Chapter 4

My Daddy had been murdered on January 4, 1996. When that date rolled round each year I dressed in black and fasted for the day. While the adults had tried to tell us children as little of the hard facts as possible, we four eldest understood the big picture. Detective William Price Senior was murdered by the Crime Lord Malcolm O'Brien; New Orleans Police Department knew this, but could not prove it. I learned when I was seventeen that back in 98 O'Brien escaped the FBI and was at large. There were more details to the case I knew, but as the family member of a victim they were going to tell me nothing.

All the same, two weeks before my senior year my brothers and I went down to New Orleans to talk to the officers heading the investigation. The brother officers who knew my daddy welcomed us as if we were their own children, but told us little. My Daddy had been a Narcotics Detective, he had been working on a case that would have proven that Malcolm O'Brien was trafficking cocaine into the city and distributing through out the south-east coast. This case had gotten him killed, but no one kills a cop and gets away with it. The shooter was found eight months later and some time after that gave up Malcolm O'Brien as the one who ordered the hit. For a number of legal reasons the case had gone to the Federal Court System and the FBI had taken over the case.

In May of 1998 and with the help of two corrupt agents Malcolm O'Brien and his wife escaped. The agents were sent to jail and would be released soon. As for the gunman who killed my Daddy, he was serving life without the possibility of parole. Before leaving I asked for a photo of O'Brien and his wife, so I would know what they looked like and would know them if I saw them again. The Captain did me one better and gave me an age progression photo of how they might look now. O'Brien appeared to look like any other white man in his late seventies and his wife who was about ten years younger than him was perfectly ordinary. They were so harmless looking that they could be living in some retirement community and no one would suspect who they were.

Being in the Big Easy was strange to me as I had a child's memory of the place. Everything appeared smaller than I remembered. The names of people were slightly jumbled, people were older, places were different, but the food was the same! I did not care for south-west food, although I ate it, I wanted Cajun food. The Crawfish were not in season while we were there, but there was plenty of crab, lobster, clams and fish. I found a recipe for a proper gumbo and King Cake. Although my love for Mardi Gras had ended long ago.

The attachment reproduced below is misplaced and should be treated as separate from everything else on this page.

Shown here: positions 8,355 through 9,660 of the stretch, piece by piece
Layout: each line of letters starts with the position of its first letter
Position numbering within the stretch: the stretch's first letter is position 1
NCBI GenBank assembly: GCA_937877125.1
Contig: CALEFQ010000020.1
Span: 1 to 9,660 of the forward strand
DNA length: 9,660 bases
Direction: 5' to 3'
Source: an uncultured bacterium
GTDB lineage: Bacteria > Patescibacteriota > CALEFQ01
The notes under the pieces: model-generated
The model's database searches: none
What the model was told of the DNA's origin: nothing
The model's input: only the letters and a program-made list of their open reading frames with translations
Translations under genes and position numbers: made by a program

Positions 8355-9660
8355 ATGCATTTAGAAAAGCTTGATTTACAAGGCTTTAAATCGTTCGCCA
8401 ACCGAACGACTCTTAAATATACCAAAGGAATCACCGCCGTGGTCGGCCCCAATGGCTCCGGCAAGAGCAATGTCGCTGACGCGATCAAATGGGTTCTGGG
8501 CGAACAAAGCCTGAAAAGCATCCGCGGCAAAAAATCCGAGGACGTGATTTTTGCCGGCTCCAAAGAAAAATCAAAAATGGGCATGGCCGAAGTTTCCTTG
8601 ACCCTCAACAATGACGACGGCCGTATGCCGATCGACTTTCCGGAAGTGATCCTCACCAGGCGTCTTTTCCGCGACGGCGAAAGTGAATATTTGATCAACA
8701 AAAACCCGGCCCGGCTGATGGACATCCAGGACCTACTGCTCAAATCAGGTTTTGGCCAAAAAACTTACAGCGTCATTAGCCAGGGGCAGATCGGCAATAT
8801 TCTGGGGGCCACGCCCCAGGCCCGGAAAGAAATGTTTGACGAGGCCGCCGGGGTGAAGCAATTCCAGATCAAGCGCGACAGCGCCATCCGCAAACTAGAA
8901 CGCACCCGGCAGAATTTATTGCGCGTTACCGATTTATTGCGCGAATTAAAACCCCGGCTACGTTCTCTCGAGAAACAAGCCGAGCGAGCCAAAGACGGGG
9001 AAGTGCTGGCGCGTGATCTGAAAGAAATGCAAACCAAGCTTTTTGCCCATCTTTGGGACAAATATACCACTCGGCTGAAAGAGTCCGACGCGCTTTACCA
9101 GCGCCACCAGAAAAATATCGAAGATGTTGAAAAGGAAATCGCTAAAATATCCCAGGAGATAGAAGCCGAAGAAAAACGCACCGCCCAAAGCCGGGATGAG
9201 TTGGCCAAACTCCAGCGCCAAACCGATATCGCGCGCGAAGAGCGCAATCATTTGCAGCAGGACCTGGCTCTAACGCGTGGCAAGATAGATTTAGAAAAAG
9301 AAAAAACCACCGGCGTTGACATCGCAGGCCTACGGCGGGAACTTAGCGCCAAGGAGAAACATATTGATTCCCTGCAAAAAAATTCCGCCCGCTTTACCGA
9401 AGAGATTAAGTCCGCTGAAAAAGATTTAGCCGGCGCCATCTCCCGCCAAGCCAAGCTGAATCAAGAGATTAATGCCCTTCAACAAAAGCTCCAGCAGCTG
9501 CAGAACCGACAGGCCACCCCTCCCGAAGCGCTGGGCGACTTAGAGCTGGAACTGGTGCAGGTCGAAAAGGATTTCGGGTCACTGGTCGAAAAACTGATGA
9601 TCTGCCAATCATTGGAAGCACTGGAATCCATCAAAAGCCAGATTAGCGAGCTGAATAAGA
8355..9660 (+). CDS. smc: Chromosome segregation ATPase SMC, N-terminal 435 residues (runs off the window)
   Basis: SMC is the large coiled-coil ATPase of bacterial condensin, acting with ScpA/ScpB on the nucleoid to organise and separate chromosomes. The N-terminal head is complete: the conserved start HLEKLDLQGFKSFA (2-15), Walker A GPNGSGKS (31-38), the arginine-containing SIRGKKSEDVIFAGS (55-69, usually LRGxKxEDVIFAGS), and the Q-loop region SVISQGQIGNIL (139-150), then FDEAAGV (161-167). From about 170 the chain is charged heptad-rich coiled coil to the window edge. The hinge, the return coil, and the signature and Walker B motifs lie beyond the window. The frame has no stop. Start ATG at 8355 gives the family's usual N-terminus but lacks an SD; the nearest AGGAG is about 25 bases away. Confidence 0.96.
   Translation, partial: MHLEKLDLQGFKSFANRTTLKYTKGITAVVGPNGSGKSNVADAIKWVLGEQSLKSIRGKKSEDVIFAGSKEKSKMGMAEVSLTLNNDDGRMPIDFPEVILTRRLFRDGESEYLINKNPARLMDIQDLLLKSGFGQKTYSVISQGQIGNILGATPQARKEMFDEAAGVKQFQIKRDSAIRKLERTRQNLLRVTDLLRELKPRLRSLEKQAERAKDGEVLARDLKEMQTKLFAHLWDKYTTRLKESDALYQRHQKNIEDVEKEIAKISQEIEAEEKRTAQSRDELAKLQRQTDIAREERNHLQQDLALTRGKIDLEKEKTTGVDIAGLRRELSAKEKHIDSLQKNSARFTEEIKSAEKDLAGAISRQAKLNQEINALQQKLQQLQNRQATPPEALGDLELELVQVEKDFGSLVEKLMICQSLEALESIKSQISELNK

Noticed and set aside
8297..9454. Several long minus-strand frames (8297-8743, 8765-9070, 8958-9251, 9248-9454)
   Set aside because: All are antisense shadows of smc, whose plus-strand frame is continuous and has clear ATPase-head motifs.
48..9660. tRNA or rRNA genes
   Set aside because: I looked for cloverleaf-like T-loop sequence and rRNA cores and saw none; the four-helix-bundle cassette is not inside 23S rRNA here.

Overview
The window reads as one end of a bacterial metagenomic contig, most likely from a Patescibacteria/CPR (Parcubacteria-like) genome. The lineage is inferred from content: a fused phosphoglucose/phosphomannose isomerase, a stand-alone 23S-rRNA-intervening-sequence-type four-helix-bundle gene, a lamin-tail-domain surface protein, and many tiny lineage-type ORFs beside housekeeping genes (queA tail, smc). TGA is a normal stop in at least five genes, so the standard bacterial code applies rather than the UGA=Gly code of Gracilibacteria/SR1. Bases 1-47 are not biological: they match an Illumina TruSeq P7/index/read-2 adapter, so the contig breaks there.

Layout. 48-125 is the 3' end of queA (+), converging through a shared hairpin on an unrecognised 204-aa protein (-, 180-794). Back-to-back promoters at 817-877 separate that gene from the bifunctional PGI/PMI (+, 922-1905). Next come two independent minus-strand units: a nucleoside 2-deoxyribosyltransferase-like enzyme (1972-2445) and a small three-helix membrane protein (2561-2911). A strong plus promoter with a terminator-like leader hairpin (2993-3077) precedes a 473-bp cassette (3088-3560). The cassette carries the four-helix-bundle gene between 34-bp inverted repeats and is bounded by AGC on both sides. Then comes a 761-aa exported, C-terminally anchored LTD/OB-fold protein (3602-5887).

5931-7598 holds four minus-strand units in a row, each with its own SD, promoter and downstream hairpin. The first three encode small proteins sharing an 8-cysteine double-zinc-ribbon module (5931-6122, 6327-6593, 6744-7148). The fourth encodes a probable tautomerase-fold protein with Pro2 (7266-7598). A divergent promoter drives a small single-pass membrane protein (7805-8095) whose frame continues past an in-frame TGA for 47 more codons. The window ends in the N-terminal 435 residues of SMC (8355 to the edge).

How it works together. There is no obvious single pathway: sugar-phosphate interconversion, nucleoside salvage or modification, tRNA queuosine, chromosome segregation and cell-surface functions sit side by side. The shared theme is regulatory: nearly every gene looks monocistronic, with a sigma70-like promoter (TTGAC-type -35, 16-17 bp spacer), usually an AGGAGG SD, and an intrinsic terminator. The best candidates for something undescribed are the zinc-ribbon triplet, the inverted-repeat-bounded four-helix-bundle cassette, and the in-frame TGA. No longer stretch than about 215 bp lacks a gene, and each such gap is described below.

The fallowing week we were in Savannah. My grandparents, particularly my grandpa insisted that I come. I was never close to my grandpa, he preferred the boys and I was usually trapped with grandma. We arrived in time for dinner and without being told to we washed and changed our clothing. Our younger siblings had spent the first half of summer vacation down here and were spending the second half in New Kent. After eating our Italian stile peaches and cream grandpa started. He first told me what I already knew, as if I was too young to remember.

The day after Mardi Gras, Ash Wednesday, my mamma's car was struck by a drunk driver. She was not killed immediately, she lived long enough for Ariel to be delivered and died five hours later. This I remembered just as clearly as the day of my daddy's death. What I learned from William that in the Wrongful Death suit that fallowed the jury awarded two settlements; the first amount was enough to pay my parents outstanding debts, the second sum was one million to each orphan child. This sum was placed into Trust Funds with our Ward grandparents named Co-Trustees. When each of us reached the age of eighteen, we had to be told about the Trusts and it's provisions. William had been the first to learn of the accounts and told the twins and me and I told Athena.

"The terms stand thus," grandpa said. "You must earn a Bachelors degree in the subject of your choice by the age of 21; that is the only way you will gain control of the Trust account."

"If I don't earn my degree by 21 does that mean I can never gain control of the account?" I chose to ask a question, because I did not want my grandpa to know what William had done.

"No, 21 is the youngest you can gain control. If you earn your degree at the age of 23 then you are still able to be given control. The only way you could never gain the account is to have a child without earning your college education."

"Why?" I knew the reason. My Mamma dropped out of Georgetown when she got pregnant with William.